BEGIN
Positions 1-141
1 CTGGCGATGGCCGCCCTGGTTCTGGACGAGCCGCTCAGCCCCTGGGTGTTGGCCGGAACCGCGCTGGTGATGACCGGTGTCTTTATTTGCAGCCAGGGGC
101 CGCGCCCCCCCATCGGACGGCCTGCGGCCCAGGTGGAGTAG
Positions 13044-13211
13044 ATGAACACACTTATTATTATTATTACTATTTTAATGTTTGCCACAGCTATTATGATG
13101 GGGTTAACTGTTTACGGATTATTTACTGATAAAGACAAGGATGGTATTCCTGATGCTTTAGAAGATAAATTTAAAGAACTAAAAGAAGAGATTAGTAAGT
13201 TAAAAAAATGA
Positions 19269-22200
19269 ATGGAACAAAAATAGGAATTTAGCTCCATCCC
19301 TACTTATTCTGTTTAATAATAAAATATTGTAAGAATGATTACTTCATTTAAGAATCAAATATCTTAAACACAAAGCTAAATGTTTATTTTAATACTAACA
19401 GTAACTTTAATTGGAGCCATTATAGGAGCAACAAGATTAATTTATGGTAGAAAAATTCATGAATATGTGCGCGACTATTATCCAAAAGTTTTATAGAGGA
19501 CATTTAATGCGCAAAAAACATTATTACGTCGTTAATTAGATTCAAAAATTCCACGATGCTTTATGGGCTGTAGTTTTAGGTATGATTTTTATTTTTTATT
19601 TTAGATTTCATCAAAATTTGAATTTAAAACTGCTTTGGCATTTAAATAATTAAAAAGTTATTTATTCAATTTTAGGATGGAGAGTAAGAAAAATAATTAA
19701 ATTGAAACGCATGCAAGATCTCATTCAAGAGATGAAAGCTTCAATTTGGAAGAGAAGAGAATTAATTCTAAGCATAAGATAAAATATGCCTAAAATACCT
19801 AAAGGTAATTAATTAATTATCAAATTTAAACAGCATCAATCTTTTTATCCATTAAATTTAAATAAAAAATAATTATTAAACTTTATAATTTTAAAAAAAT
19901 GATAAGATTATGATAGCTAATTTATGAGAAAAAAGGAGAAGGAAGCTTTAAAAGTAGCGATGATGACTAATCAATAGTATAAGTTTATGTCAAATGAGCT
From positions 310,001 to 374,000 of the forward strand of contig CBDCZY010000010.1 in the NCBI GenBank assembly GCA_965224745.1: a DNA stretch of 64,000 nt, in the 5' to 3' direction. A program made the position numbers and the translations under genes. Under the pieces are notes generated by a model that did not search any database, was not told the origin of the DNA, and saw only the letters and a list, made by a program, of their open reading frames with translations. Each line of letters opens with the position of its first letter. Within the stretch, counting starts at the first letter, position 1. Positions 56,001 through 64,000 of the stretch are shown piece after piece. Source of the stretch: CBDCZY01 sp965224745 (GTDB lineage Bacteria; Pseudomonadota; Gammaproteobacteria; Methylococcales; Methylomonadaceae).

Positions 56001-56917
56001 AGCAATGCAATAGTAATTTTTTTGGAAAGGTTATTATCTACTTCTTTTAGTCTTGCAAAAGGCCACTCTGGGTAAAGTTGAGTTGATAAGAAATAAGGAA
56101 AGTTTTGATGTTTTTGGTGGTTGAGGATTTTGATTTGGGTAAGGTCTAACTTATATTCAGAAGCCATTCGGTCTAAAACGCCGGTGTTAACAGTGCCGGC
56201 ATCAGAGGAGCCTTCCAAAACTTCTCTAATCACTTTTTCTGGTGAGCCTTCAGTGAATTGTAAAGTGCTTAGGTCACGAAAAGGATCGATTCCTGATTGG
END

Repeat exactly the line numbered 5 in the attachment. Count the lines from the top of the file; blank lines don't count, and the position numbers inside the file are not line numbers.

13044 ATGAACACACTTATTATTATTATTACTATTTTAATGTTTGCCACAGCTATTATGATG